Monday, April 1, 2013

Easter - Making new traditions...

This Easter was our first time not eating the traditional Ham meal, complete with an array of salads and casseroles.  The short story is, after my dad was diagnosed with Leukemia this past summer, he made some HUGE changes in his diet and is no longer eating any processed foods, added sugars, meat, or dairy.  My family has followed suit with the 80% rule.....meaning....most of the time we eat this way, but we do incorporate small amounts of these things on occasion.  Dad, being the one with cancer, does not.

Once you have adjusted to this new way of thinking and eating, daily meal preparation doesn't take much thought......However, what about traditional holiday meals?  Easter was our first since we all have changed our eating.  So, our dilemma.  What do we do? Do we make the traditional ham meal, and fix something on the side for dad? we just take the plunge and try something new altogether?  We chose the latter. 

We decided to make a fresh, Spring inspired meal to celebrate Easter.  And, it was quite fun coming up with a menu plan.  To keep it exciting, my mom and I decided to dress up the table, get out the crystal, and make it a 4 course, full service dinner.....complete with Easter attire and classical music. The kids always love this, and it was fun to do!

Strawberry Lemon Basil Salad with Toasted Coconut and Almonds

Deviled Eggs
(Sorry Dad, but when you boil and color 18 - you need to eat them! He managed. :-)
Bunny Munch Carrot Soup
served with a Whole Grain Roll from Bob's Red Mill
Vietnamese Salad Rolls with Black Sweet Rice & Hoisin Dipping Sauce
Intermission for an Easter Egg Hunt
"Yes", Papa hid the eggs, and "No" Rooftops aren't off limits around here... :-)

What a great big sister!!!
Carrot Cake with Whipped Coconut Cream

The end result?  We had a fun, memorable day celebrating the most meaningful day of the Christian faith...the resurrection of our Lord.  And, come to find out, it didn't really matter what we ate - it just mattered that we celebrated with a fun time together as a family. 





Wednesday, March 20, 2013

Peanut Butter Power Balls

A friend recently shared a version of this recipe with me in our mutual quest for trying to find the perfect "healthy and filling but oh-so-yummy" afternoon snack.  The original recipe called for honey, but in my attempt to reduce all things "added sweetener", I subbed in dates for an equally sweet flavor that includes the whole of the fiber and plant nutrients....and makes them far less sticky.  The kids went crazy for them!  And, they have been subbed in for a breakfast on the go a time or two!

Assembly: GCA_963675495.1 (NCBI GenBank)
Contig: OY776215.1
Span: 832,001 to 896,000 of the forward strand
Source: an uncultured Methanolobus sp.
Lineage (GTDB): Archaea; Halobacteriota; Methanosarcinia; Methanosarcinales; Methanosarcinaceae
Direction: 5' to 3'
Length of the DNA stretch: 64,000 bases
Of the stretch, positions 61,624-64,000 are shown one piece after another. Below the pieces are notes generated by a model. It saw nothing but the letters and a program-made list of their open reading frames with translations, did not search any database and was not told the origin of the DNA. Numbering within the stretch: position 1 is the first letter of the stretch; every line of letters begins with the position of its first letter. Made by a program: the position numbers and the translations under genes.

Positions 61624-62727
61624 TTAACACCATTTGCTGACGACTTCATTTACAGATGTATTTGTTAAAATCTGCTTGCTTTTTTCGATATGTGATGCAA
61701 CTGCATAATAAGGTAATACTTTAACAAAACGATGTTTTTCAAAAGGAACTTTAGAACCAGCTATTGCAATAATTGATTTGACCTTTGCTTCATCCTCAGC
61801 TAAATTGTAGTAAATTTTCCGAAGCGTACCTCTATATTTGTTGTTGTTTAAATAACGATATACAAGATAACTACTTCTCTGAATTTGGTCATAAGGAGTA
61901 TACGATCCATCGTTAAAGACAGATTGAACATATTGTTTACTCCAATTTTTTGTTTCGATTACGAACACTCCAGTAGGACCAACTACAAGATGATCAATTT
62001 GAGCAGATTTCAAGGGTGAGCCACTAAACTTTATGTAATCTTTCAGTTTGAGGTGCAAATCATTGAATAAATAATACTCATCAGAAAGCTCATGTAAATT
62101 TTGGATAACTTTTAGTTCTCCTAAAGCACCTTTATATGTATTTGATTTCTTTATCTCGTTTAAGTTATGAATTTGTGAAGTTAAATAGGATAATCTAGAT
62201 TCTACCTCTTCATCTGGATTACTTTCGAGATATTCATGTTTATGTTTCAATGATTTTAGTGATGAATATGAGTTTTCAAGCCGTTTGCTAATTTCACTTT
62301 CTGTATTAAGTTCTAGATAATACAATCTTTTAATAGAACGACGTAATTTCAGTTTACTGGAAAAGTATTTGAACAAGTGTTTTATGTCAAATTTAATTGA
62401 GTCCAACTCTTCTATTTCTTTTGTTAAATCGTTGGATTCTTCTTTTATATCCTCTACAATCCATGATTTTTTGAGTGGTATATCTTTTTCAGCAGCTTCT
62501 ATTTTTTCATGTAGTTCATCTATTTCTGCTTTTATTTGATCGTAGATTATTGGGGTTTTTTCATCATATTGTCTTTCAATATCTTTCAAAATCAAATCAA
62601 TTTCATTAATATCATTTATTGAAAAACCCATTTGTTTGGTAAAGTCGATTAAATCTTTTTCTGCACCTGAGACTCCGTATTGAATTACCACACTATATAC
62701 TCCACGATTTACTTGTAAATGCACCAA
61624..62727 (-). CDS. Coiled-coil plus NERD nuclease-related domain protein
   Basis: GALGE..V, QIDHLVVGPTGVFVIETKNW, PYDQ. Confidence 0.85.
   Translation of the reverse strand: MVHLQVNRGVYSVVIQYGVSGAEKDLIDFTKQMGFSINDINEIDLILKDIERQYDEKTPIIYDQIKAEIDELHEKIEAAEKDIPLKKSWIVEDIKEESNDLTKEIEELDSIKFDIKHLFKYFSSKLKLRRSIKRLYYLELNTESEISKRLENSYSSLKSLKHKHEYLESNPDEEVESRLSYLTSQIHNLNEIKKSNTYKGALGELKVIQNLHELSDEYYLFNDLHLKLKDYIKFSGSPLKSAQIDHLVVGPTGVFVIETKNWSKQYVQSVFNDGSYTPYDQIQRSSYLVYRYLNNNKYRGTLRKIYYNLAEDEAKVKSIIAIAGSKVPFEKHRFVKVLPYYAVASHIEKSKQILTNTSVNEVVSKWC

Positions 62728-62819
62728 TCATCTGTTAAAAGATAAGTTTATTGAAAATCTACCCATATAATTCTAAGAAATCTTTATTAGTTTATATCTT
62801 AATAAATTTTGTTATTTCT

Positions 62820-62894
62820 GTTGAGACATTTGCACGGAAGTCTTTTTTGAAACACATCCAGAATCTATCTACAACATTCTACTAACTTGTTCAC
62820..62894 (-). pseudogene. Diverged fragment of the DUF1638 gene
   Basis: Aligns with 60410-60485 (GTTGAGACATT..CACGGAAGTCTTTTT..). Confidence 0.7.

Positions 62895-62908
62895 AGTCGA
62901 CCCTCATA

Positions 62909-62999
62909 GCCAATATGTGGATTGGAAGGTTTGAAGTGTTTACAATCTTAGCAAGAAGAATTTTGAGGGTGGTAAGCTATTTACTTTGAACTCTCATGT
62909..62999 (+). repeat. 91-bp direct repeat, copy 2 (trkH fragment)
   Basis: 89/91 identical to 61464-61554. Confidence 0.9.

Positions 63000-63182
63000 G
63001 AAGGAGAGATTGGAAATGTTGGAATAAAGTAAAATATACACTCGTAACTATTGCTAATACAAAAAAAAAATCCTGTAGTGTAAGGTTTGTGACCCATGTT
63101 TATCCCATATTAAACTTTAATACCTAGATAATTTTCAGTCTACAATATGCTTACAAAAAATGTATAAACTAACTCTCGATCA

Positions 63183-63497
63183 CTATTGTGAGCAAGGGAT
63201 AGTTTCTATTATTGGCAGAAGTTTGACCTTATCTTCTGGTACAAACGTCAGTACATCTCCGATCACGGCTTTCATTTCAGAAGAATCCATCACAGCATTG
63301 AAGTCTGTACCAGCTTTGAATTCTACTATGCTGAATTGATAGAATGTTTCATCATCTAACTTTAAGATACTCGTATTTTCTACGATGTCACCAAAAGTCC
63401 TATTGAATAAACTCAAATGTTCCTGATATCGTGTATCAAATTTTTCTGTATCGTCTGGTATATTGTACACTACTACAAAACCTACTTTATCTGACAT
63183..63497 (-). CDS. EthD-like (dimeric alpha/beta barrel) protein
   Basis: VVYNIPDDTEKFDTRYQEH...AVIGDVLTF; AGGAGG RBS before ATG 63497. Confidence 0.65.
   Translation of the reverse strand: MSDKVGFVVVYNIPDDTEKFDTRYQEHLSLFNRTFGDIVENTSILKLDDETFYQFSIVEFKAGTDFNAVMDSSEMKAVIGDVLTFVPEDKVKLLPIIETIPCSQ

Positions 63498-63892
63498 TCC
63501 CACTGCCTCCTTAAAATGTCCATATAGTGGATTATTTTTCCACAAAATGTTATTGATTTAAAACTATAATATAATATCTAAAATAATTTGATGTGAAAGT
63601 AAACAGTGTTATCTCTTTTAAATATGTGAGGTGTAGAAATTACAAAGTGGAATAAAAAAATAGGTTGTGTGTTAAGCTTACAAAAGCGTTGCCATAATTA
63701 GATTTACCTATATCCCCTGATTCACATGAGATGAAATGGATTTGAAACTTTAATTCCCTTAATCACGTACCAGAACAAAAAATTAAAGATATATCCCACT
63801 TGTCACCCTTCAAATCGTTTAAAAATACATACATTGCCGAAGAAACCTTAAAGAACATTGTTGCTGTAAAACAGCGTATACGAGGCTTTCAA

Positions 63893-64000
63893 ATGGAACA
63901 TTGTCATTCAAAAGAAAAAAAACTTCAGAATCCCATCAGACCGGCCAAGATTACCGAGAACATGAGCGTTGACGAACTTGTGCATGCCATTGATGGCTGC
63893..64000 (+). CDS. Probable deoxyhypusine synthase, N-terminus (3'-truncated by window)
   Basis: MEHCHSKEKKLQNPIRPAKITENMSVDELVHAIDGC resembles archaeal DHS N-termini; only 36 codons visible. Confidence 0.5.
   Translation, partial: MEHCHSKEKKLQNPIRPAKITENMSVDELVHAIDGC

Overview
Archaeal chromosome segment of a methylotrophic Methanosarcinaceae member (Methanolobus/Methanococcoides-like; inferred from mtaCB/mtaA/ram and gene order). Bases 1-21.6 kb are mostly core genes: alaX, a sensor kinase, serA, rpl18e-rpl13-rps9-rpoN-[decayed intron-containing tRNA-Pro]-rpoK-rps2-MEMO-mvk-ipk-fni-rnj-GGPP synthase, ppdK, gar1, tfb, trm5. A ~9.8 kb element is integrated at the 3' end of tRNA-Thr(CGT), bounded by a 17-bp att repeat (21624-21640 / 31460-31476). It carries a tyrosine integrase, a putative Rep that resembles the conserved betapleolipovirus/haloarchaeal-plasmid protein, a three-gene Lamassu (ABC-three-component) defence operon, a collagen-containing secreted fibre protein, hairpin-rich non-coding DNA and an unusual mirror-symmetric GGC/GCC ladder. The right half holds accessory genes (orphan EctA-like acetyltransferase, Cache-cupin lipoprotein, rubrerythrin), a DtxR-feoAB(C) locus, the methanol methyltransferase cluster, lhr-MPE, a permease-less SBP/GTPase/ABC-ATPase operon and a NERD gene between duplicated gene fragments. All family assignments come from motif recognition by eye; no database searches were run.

I have brag for a moment before sharing the recipe (and I already have your attention if you're reading this!) Today was Gracie's first "official" day in the kitchen - complete with her own little apron!!!  In the past two days, she has had a near complete transformation into the interactive, playful, and sense-full land of words. I wouldn't have even considered leaving her out of our baking adventure today, whereas a week ago, I wouldn't have thought twice about it. So, here she is with Bobo and Sissy, getting ready to dive into our project!

2 Cups Natural Peanut Butter (no sugar added)
2 Cups Dates, covered in warm water (keep reserved)
6 Cups Old Fashioned Rolled Oats
1 Cup Flax Meal
1 Cup Walnuts (or combination of favorite nuts and seeds)
1 Cup Dried Cranberries (or dried fruit of choice....OR chocolate chips!
 (*I have a chocolate chip, *issue*, so I can't keep them in the house.  Otherwise, they'd be in these Power Balls!)

 - Soak dates in warm water for a few minutes, then remove pits and stem end (if applicable) and add to your food processor. Add about half the soaking water, and process to create a date paste.

 - Add peanut butter to date mixture. Process until it begins to clump, then add more date water as needed to ensure the peanut butter - date mixture has a smooth consistency.

(*Note: It does not need to be runny.  You just don't want a large ball to form in the food processor.)

 Place all dry ingredients into a stand mixer and mix together.

Pour the peanut butter / date mixture into the oat mixture, and stir on low speed. You will have to scrape down the bowl a couple of times. 
(* Alternatively, place them in a large bowl to manually mix, but be ready to work those arms!
This makes some pretty thick dough!)
Ultimately, I end up mixing the last portion with my hands anyway. :-)

Time for a spoon licking break!  No eggs here, so even Papa would approve. :-)

After having the kiddos wash their hands *again*, their favorite part began.....rolling the dough into "Power Balls".  Little G didn't get to participate in the rolling, but she definitely was fed a few scraps by her older sister. :-)

The kiddos had a blast.  I would say it was the highlight of their day.

OK. For any type A personalities out there, you may want to stop and take a deep breath.  When rolled by small children, Power Balls are not going to take shape in any sort of uniformity. 
No, they're not.  There will even be "Giant Power Balls" and "Itty Bitty Power Balls", named amidst much giggling.  That's ok. Breathe. These are the memories we'll have years from now, and the size of the Power Balls won't play into that memory. I promise.
(*Yes, if you're wondering, I had to talk myself through this as well.  :-)

Pack away in a container and keep refrigerated.
We hope you enjoy these little "Power Balls" as much as our family has!

(*Note: To make Gluten Free, just switch out the Oats for Gluten Free Oats.)

Wednesday, February 20, 2013